Florida Space Workers Face Few Job Prospects With End of Shuttle Program
Atlantis ended the U.S. space shuttle’s 30-year 135-mission lifespan with a pre-dawn landing in Cape Canaveral, Florida, today, bringing with it two sonic booms and the demise of one of the region’s biggest employers.
About 9,000 people living near the Kennedy Space Center who work for National Aeronautics and Space Administration contractors will lose their jobs, Denise Beasley, a spokeswoman for Brevard Workforce, a county agency that helps space employees find new positions, said in a telephone interview.
That leaves five graduates of the class of 1975 at Astronaut High School in Titusville, 12 miles (19 kilometers) from the space center, with few prospects, they said at a Cracker Barrel restaurant on the eve of Atlantis’s touchdown.
“We’re all 54 years old, and we should be able to relax, and instead we’re all starting over,” said Tish Lawing. Her husband works for a company that helps remove shuttle waste and her father worked in the space center’s launch-control center. “This is going to be a ghost town.”
Titusville is so steeped in the U.S. space program that its countywide telephone area code was changed to 321, the last numbers of a rocket-launch countdown. The city of 43,761 and neighboring Melbourne promote themselves as located on the 72- mile “Space Coast.”
Declines in home prices, already slumping with the national real-estate collapse, will be “exacerbated” by the shuttle’s end, Moody’s Investors Service said in a June 27 report.
Employment in the region is at its lowest since 2000, even after four consecutive months of statewide job gains, according to the Bureau of Labor Statistics.
That kind of contraction will affect businesses unrelated to the space program, said Pat Bell, owner of a local in-home elder-care company.
“I get a trickledown effect from it,” Bell, 61, said in an interview outside a Titusville Holiday Inn where she was speed walking. She said she was concerned that fired space employees will start caring for parents themselves.
“It affects everything. It affects housing, it affects shopping,” Bell said.
The end of the shuttle program also means the tourism industry won’t attract people like Gerald Griffin, 61, who traveled from Meath, outside of Dublin, Ireland, to watch Atlantis land.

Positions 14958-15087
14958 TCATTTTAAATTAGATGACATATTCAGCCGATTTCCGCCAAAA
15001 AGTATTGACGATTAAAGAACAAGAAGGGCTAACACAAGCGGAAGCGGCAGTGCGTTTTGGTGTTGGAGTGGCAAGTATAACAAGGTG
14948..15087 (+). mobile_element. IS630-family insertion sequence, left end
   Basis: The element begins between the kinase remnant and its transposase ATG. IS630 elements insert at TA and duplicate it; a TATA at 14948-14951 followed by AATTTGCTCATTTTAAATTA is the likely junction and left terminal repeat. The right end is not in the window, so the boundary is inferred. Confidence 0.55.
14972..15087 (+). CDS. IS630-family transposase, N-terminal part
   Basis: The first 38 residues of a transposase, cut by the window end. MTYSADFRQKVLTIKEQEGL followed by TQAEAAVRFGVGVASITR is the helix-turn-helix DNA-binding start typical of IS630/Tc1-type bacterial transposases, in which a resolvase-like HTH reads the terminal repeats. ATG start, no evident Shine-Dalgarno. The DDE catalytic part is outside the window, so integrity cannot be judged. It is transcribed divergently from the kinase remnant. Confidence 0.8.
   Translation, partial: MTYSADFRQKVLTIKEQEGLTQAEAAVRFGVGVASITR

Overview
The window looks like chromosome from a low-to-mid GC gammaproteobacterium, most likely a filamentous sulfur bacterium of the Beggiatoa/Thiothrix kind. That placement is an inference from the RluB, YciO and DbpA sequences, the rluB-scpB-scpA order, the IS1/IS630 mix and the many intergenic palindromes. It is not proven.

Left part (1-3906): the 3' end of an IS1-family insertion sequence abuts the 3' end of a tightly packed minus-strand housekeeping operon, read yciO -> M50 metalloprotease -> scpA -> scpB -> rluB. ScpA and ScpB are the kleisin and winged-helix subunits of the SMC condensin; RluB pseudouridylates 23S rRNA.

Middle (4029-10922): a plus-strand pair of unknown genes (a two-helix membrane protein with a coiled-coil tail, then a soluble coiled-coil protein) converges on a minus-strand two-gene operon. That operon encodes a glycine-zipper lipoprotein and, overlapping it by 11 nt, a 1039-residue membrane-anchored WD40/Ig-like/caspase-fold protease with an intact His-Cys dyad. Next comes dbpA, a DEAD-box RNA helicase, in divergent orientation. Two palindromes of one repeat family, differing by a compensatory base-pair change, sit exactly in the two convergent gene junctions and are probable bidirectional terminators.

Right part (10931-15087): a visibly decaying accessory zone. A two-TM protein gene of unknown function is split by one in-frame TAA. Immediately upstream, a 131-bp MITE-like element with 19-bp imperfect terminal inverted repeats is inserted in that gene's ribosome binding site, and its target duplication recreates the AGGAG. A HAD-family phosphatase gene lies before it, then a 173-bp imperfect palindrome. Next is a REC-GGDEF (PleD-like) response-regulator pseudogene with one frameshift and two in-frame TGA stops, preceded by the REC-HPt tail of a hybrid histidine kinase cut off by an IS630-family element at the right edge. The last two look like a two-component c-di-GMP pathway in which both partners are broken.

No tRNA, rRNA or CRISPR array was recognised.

“It’s sad,” he said outside his hotel yesterday. “A lot of people fail to appreciate the significance of what has been achieved.”
Shuttle launches and landings account for about 5 percent of the region’s $2.8 billion annual tourism economy, said Rob Varley, director of the Space Coast Tourism Office.
He said the growing number of cruise ships berthed at Port Canaveral, future space tourism and a planned $100 million visitor center dedicated to the shuttle program will provide more year-around activity.
“We know we are going to see a significant loss in corporate business,” he said in a telephone interview. “We think we’ll mitigate most of those losses.”
NASA plans to use private companies to replace some of the functions of the shuttle program. A launch under that system is unlikely before 2015, William H. Gerstenmaier, Associate Administrator for Space Operations, said at a news conference.
Meanwhile, jobs have been found for some shuttle workers at related companies in the region, including Embraer SA (EMBR3), a Brazilian maker of commuter jetliners, NASA Administrator Charles Bolden said on Bloomberg Television today.
“We have been trying to keep as many of them in the aerospace business as we can,” he said.
At the Cracker Barrel, Kyra Morgan said her husband was let go 13 months ago from his job as a mechanic with United Space Alliance, a group of companies that did shuttle work.
Julie Bledsoe said her husband, an iron worker on rocket- launch pads, found no job after being cut five years ago. He’s been forced into early retirement, she said, meaning she has to continue working as a mural painter.
“It’s a hardship,” she said. “I don’t have a choice.”
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